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Author Topic: Show your Bird Portraits  (Read 982796 times)

Krob78

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Re: Show your Bird Portraits
« Reply #1590 on: June 06, 2013, 02:13:00 PM »
Piping Plover - Martha's Vineyard
60D and 100-400 mm
Nice image Islander!  Are you from the Cape, Nantucket or the Vineyard?

I live on the Vineyard.
Great images, I'm from Yarmouthport originally...  :)
Ken

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Re: Show your Bird Portraits
« Reply #1590 on: June 06, 2013, 02:13:00 PM »

Krob78

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Re: Show your Bird Portraits
« Reply #1591 on: June 06, 2013, 02:13:42 PM »
@Tadoba Tiger Reserve, India.
1Dx, 600mm f4L IS II,  f6.3, 1/1250 sec, ISO 2500.
Great image, beautiful bird Vkiran!
Ken

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Krob78

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Re: Show your Bird Portraits
« Reply #1592 on: June 06, 2013, 02:14:21 PM »
Since this thread started off as bird portraits, here's a family portrait.

Duck shots added too for the heck of it.

5D3 and 300mm 2.8 IS
I love this image Guy!  Exquisite!
Ken

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TexPhoto

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Re: Show your Bird Portraits
« Reply #1593 on: June 07, 2013, 12:45:15 AM »
My 300mm f4 IS never lets me down.


Untitled by RexPhoto91, on Flickr


Untitled by RexPhoto91, on Flickr

serendipidy

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Re: Show your Bird Portraits
« Reply #1594 on: June 07, 2013, 01:42:54 AM »
Practicing BIF shots with my heron friend today (even though the background shows a construction site, he is not a crane ;D). Most of the shots were really bad ( I still have a long way to go) so these are the best of the lot. Suggestions/comments welcome. 7D/ 70-200L f/2.8 II.
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serendipidy

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Re: Show your Bird Portraits
« Reply #1595 on: June 07, 2013, 02:35:40 AM »
One more from today
EOS 5D miii, EOS 7D, 70-200mm f/2.8L IS ii, 100-400mmL IS

AmbientLight

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Re: Show your Bird Portraits
« Reply #1596 on: June 07, 2013, 04:19:04 AM »
Practicing BIF shots with my heron friend today (even though the background shows a construction site, he is not a crane ;D). Most of the shots were really bad ( I still have a long way to go) so these are the best of the lot. Suggestions/comments welcome. 7D/ 70-200L f/2.8 II.

Using a 7D these are very nice shots. In my opinion you would benefit most from using a full-frame camera with fast auto-focus and better per pixel sharpness than the 7D delivers. Using the same lens you will end up having to crop a bit, but that will allow you for example to keep the tail and feet of the bird in the frame easier than with the tighter framing of a 7D. This should yield visibly better results, but I must admit there is a substantial price tag attached, because I am thinking of what good a 1D-X or 5D Mark III might do to you.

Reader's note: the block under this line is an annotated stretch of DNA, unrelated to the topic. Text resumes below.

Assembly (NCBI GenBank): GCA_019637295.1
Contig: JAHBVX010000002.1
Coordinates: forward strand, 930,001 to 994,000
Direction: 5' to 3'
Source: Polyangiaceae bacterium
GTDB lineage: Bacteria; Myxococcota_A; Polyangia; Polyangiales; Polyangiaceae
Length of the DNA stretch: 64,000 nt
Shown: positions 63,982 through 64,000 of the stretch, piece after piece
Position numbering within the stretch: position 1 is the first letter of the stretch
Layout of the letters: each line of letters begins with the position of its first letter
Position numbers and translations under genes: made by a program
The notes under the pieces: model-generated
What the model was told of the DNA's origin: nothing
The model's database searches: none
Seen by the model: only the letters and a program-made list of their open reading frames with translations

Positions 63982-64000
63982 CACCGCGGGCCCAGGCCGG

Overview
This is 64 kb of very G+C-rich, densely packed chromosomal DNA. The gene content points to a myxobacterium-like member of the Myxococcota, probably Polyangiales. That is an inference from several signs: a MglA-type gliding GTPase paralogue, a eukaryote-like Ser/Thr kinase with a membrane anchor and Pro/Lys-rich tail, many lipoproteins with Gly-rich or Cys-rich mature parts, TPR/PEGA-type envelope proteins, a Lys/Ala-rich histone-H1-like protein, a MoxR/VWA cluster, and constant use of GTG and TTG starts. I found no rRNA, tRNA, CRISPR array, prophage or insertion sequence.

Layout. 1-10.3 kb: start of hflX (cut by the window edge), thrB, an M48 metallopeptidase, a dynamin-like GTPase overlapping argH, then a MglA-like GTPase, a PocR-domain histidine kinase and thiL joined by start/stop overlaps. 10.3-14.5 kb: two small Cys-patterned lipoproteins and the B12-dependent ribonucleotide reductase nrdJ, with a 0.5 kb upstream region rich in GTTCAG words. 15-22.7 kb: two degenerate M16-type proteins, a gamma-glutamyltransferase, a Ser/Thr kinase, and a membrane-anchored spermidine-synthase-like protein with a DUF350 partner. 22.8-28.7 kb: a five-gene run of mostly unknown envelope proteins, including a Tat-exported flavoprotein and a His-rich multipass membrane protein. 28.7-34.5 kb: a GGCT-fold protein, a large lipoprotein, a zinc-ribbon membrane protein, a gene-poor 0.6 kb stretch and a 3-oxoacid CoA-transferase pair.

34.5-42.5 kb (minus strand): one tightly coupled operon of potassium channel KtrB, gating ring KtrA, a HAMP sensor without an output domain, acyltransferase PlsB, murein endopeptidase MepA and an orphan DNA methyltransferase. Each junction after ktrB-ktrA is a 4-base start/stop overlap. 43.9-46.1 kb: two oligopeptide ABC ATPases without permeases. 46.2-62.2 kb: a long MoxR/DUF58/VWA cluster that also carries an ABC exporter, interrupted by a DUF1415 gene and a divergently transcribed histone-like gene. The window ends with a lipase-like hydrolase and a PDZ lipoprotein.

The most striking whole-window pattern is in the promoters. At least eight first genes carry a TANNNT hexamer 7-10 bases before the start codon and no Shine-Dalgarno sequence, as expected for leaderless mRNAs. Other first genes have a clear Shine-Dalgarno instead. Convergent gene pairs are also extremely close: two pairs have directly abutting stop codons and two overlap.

« Last Edit: June 07, 2013, 04:20:59 AM by AmbientLight »

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Re: Show your Bird Portraits
« Reply #1596 on: June 07, 2013, 04:19:04 AM »

Mr Bean

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Re: Show your Bird Portraits
« Reply #1597 on: June 07, 2013, 04:33:33 AM »
Eastern Spine Bill.
5D3 with 300mm f4 + 1.4TC III


A fast mover when they take off....
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580EX II, MT-24EX Macro Flash
EF 12mm and 25mm II Extension tubes

serendipidy

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Re: Show your Bird Portraits
« Reply #1598 on: June 07, 2013, 04:49:04 AM »
Thank you AmbientLight for your kind advice. I think you are right about FF since I was having a lot of trouble with the 7D obtaining focus and also keeping the whole bird in the frame. One day I hope to upgrade to the 5D3 or something similar in the future. :)
« Last Edit: June 07, 2013, 04:51:01 AM by serendipidy »
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CTJohn

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Re: Show your Bird Portraits
« Reply #1599 on: June 07, 2013, 08:18:36 AM »
Thank you AmbientLight for your kind advice. I think you are right about FF since I was having a lot of trouble with the 7D obtaining focus and also keeping the whole bird in the frame. One day I hope to upgrade to the 5D3 or something similar in the future. :)

What lens are you using?  I use a 70-300L with a 7D for birds in flight and would just use less zoom than buy a new full frame body.  The auto focus of the 7D is more than adequate for sharp birds in flight when used with a fast enough shutter speed.  If birds are flying laterally, it's hard to get a high percentage of keepers, but with the 7D's frames/second, you should get some.  Do you use back button focus in servo?  That change helped my "keep" rate a lot.
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GuyF

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Re: Show your Bird Portraits
« Reply #1600 on: June 07, 2013, 01:49:55 PM »
Since this thread started off as bird portraits, here's a family portrait.

Duck shots added too for the heck of it.

5D3 and 300mm 2.8 IS
I love this image Guy!  Exquisite!